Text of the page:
Pandemic Travel Restrictions

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Knowing that traveling can enhance your chance of getting and spreading coronavirus, countries restrict their people’s movement, domestic or otherwise. China was the first county which imposed travel restrictions from Wuhan to mainland China. Now almost all the countries have shut down their borders and airlines. Some countries like the US, Italy, India, and Spain are even restricting inter-regional travel. Now around 90% of commercial flights are grounded.

More than 130 countries have come up with some restrictions, be it quarantine, screening, or banning travel from high-risk areas. However, as far as COVID-19 is concerned, these travel bans will have a minimal impact if local containment policies do not accompany them.

Travel restrictions were included in the World Health Organization interim protocol: rapid operations to contain the initial emergence of pandemic influenza that WHO published in 2007. Since travel and trade are restricted, WHO does not recommend these restrictions once the pandemic is established. In back 2009, some countries closed down their border to curb the spread of influenza, but the effectiveness of these measures have subsequently been questioned.

But now, almost every country on the globe has imposed travel restrictions, violating the International Health Regulations (IRH), a pact agreed by 196 countries in 2006. This pact ensures that health measures implemented by countries “shall not be more restrictive of international traffic and not more invasive or intrusive to persons than reasonably available alternatives.” So these travel restrictions are against the pact signed by states and WHO recommendations.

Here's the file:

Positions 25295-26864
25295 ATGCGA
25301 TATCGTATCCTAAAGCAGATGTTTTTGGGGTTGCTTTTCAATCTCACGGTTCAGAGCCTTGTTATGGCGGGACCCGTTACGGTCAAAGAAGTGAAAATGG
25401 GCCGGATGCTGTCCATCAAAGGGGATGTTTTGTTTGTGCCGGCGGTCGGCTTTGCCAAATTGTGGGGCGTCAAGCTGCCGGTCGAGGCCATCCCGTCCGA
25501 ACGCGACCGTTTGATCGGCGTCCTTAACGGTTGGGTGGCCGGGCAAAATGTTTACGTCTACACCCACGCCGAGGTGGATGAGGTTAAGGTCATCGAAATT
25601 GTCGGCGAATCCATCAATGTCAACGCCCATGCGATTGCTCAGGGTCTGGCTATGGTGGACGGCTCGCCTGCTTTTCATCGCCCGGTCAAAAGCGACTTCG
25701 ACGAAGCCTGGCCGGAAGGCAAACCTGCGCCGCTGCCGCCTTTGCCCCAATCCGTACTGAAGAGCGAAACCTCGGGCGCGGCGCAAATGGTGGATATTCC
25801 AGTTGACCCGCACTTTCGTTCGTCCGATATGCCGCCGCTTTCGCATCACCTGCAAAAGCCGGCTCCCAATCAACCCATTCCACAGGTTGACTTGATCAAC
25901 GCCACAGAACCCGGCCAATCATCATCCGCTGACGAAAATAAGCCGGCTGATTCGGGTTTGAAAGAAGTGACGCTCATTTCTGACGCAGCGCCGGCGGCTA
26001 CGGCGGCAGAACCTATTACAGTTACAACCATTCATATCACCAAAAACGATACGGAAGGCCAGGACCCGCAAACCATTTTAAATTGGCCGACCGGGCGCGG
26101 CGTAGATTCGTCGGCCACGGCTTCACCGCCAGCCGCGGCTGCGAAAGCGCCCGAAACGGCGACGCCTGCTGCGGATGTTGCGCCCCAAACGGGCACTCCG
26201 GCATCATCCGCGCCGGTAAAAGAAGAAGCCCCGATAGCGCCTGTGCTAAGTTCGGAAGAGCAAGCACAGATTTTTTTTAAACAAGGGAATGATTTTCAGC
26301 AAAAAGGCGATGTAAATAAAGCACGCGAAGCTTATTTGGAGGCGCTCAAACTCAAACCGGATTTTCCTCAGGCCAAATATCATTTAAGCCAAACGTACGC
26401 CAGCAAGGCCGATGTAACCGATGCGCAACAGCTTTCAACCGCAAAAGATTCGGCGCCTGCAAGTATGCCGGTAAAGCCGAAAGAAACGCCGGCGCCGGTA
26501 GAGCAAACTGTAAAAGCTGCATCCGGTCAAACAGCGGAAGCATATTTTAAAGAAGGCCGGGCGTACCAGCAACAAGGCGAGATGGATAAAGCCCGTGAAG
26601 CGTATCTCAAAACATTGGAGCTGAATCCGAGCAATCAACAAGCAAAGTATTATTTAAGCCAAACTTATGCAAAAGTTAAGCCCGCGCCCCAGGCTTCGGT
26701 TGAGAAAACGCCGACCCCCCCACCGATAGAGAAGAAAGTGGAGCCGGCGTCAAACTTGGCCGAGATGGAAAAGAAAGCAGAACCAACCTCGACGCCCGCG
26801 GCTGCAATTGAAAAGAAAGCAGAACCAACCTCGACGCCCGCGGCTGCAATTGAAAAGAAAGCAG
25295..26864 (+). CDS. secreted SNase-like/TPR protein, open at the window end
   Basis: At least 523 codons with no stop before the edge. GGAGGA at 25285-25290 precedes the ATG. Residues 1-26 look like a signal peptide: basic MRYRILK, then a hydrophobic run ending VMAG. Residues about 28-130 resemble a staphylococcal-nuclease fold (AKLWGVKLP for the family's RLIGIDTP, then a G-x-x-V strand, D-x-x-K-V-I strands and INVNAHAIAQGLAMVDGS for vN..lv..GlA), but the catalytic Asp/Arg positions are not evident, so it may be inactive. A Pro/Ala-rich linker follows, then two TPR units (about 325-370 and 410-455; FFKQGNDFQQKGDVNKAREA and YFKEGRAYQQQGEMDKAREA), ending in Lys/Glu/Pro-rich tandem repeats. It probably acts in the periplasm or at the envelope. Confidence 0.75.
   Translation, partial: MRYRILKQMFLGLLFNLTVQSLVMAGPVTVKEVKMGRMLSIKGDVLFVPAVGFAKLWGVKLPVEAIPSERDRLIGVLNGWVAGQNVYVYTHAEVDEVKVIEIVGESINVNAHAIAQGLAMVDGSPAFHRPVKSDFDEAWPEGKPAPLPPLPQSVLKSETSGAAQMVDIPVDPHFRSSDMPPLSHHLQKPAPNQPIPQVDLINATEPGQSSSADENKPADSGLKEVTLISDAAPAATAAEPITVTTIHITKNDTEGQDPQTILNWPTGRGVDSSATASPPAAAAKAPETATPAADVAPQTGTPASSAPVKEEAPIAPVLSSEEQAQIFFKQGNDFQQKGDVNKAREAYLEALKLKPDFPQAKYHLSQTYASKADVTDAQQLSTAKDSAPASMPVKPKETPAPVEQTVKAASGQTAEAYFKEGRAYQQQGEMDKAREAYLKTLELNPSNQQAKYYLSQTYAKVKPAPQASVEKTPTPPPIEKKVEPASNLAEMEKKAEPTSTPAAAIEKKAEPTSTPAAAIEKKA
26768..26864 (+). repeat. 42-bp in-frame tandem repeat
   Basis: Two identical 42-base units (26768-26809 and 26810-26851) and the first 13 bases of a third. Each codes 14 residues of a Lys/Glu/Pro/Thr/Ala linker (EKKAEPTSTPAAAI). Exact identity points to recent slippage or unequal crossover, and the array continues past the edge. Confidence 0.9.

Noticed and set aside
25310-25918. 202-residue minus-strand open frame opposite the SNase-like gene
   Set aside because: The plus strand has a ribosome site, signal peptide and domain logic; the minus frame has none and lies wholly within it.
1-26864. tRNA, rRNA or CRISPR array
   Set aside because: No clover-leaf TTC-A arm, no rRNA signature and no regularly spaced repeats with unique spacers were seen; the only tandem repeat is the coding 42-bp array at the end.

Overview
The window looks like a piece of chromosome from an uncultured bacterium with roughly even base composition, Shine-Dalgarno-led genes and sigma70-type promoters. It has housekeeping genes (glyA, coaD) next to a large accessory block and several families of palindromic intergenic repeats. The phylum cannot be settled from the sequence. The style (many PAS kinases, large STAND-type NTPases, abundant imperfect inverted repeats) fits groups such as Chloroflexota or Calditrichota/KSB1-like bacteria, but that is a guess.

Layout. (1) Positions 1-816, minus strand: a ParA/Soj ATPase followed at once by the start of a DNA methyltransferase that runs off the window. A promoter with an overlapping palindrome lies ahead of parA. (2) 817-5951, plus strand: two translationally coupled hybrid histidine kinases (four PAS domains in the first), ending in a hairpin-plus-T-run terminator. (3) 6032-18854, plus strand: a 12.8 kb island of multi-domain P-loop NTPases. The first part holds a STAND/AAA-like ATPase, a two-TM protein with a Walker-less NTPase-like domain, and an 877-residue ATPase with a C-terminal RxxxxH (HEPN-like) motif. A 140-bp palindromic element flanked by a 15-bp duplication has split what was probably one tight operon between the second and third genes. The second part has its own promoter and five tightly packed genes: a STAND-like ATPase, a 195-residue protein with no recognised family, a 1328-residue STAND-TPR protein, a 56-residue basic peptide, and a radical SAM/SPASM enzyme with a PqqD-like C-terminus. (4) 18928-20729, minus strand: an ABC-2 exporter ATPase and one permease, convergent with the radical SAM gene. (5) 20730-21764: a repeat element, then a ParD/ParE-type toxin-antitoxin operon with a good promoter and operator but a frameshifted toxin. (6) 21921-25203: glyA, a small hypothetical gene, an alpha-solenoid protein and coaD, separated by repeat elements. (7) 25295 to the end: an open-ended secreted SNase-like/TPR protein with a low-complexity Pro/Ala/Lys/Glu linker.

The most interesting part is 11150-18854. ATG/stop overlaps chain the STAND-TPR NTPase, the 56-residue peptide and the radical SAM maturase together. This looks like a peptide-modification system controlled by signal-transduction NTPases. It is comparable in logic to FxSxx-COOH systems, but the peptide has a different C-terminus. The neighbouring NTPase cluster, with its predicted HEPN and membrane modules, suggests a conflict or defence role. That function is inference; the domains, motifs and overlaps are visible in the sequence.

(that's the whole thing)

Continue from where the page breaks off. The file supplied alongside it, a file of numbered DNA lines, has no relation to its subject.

The Medical Cost Involved in the Travel Ban in the wake of COVID-19:

Why is WHO counseling against the travel ban? The answer to this question is that the travel ban interrupts the delivery of much needed technical aid and support, especially for developing countries, and also giving countries a false sense of security as is happening in the current pandemic. The developing countries of Asia, Africa, and South America are looking forward to developed countries for medical and technical assistance. Still, the closure of borders and shut down of airlines have made this impossible.

WHO says, “There are 47 countries not allowing any airlines to land, and we need to support these countries with equipment, especially as we cannot send any experts to give technical support, for example, with contact tracing or analysis. As a result of these restrictions, the World Food Programme (WFP) is planning to initiate an ambitious network of air bridges, a humanitarian airline, for fighting COVID-19. Instead of developed countries, WHO is a leading partner in providing medical supplies to these countries, thanks to these travel restrictions. In a world where developing countries search for medical aid from developed countries, such a travel ban puts Third World Countries under challenging conditions where curbing a virus is concerned in any pandemic.